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Florida 57, Vanderbilt 54: Gators stave off Commodores, clinch share of SEC title

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It wasn't pretty. Florida didn't even play as well late as it has. But the result, another win, was attractive as ever.

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Florida escaped this one, this trap game in Nashville on Vanderbilt's cartoonishly large court. The Gators gave up open looks in bunches to a team that had little other option, two of them on potential game-tying threes in the final minute. Scottie Wilbekin, icy as Gucci and Jeezy before the beef in final minutes of late, missed a free throw to put Florida up four with seconds to go, and only Kyle Fuller missing a three — and his teammates missing an open Fuller after grabbing an offensive board on that miss — kept this one from going to overtime.

But Florida won the game, too, taking a 57-54 decision at Vanderbilt for just its second win at Memorial Gym since 2007. It was the Gators' 20th straight win, and their first as No. 1 in the polls.

And it clinched at least a share of the SEC championship — Florida's second in as many years.

The hero on this night was Dorian Finney-Smith, whose 19 points and eight boards led all participants, and came, like he does, off the bench. Finney-Smith, mired in a terrible shooting slump — he was 1-for-23 on threes in February coming in — of late, made three of his six threes, and sank Florida's final shot on a massive three with less than a minute remaining.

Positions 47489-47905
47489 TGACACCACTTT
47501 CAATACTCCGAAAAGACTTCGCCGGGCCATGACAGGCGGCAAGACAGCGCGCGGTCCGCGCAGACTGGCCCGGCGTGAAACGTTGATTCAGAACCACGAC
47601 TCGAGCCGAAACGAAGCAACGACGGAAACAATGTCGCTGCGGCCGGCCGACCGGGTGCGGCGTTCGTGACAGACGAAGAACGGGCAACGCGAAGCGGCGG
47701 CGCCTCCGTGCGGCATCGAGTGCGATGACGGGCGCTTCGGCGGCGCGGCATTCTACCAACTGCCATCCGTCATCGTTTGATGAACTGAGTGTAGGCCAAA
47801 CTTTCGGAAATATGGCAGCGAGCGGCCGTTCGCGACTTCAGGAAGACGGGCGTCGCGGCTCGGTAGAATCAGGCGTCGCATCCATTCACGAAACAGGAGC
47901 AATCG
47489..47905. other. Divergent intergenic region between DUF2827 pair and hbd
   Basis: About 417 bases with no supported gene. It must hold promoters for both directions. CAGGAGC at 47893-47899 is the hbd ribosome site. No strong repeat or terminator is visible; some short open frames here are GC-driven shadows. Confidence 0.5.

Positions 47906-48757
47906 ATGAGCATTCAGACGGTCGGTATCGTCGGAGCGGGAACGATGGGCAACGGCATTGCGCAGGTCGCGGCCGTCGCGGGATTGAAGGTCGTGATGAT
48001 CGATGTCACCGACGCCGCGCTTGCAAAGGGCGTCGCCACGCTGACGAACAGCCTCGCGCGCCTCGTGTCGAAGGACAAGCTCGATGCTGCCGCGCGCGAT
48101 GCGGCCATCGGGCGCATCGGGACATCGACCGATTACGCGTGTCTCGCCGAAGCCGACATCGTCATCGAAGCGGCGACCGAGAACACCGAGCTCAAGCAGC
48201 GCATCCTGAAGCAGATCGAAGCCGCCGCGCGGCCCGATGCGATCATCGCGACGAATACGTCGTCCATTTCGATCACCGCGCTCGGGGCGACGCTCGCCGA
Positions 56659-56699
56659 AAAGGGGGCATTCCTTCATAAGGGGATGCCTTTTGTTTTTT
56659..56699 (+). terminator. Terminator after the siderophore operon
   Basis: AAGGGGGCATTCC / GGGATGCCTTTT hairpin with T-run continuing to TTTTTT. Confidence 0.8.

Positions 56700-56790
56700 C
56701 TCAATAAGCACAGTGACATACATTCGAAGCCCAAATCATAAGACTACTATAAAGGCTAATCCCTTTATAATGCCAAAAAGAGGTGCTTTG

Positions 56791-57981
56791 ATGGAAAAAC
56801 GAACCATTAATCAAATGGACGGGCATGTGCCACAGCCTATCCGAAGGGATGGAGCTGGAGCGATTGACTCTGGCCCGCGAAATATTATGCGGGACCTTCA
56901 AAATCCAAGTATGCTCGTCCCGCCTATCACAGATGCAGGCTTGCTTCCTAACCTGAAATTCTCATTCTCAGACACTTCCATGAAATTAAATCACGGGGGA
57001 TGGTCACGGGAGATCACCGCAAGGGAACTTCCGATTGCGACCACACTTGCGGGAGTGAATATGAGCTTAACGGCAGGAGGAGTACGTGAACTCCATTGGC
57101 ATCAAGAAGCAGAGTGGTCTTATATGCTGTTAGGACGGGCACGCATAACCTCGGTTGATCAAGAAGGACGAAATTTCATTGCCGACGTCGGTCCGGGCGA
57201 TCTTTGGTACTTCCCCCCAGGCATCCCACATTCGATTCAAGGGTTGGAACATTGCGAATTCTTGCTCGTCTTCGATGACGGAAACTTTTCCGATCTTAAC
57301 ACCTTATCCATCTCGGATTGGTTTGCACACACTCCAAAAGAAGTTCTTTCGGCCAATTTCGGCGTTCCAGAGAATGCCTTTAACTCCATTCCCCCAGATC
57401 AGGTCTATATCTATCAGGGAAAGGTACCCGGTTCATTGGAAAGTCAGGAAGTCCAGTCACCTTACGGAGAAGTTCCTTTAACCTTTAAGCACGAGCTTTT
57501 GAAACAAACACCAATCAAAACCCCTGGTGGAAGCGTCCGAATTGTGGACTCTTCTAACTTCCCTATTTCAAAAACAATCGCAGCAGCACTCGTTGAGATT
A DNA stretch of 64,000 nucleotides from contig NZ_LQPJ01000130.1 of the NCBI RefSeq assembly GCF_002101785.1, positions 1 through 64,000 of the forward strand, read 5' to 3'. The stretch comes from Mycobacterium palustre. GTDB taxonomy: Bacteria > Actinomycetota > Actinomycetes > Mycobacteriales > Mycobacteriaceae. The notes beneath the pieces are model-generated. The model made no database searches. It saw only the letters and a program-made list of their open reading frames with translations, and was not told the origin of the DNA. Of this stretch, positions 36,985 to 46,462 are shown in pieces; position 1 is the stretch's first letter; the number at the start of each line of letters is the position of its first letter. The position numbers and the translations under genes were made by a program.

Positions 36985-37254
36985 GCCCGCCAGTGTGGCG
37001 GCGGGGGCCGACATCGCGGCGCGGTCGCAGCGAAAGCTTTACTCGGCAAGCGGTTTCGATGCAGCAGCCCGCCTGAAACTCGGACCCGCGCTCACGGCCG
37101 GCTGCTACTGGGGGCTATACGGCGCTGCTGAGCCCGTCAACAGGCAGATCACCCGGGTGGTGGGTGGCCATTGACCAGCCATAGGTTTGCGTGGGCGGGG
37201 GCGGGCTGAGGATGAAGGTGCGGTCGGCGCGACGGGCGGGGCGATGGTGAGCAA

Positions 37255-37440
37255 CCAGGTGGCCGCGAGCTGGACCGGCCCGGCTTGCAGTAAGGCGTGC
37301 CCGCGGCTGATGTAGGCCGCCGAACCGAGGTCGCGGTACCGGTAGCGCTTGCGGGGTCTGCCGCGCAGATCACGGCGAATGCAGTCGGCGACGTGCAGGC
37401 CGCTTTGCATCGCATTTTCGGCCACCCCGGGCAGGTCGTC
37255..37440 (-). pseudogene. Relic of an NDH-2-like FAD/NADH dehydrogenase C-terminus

Florida needed him, and that: No one else could score. After Patric Young put up 10 points in the first half, he finished with 12 for the game; Casey Prather posted a season-low two points, and they came on a dunk off a turnover; Wilbekin had seven points on 10 shots; Michael Frazier II banged in two threes in the first half, but was otherwise quiet.

So Finney-Smith and DeVon Walker — who hit both of his threes — provided 25 points of Florida's 57 from the bench, and got the Gators through another game. This year, there's seemingly always someone to get the Gators through; it's rarely the same guy twice in a row, but it's always someone.

That's how Florida's gotten to this point — to the highest base camp, not the summit — this season, with balance and selflessness and a rotating case of role players capable of star turns. That's what Florida is; that's what Florida does.

It's not perfect, but it's gotten the Gators this far. It can take them further still.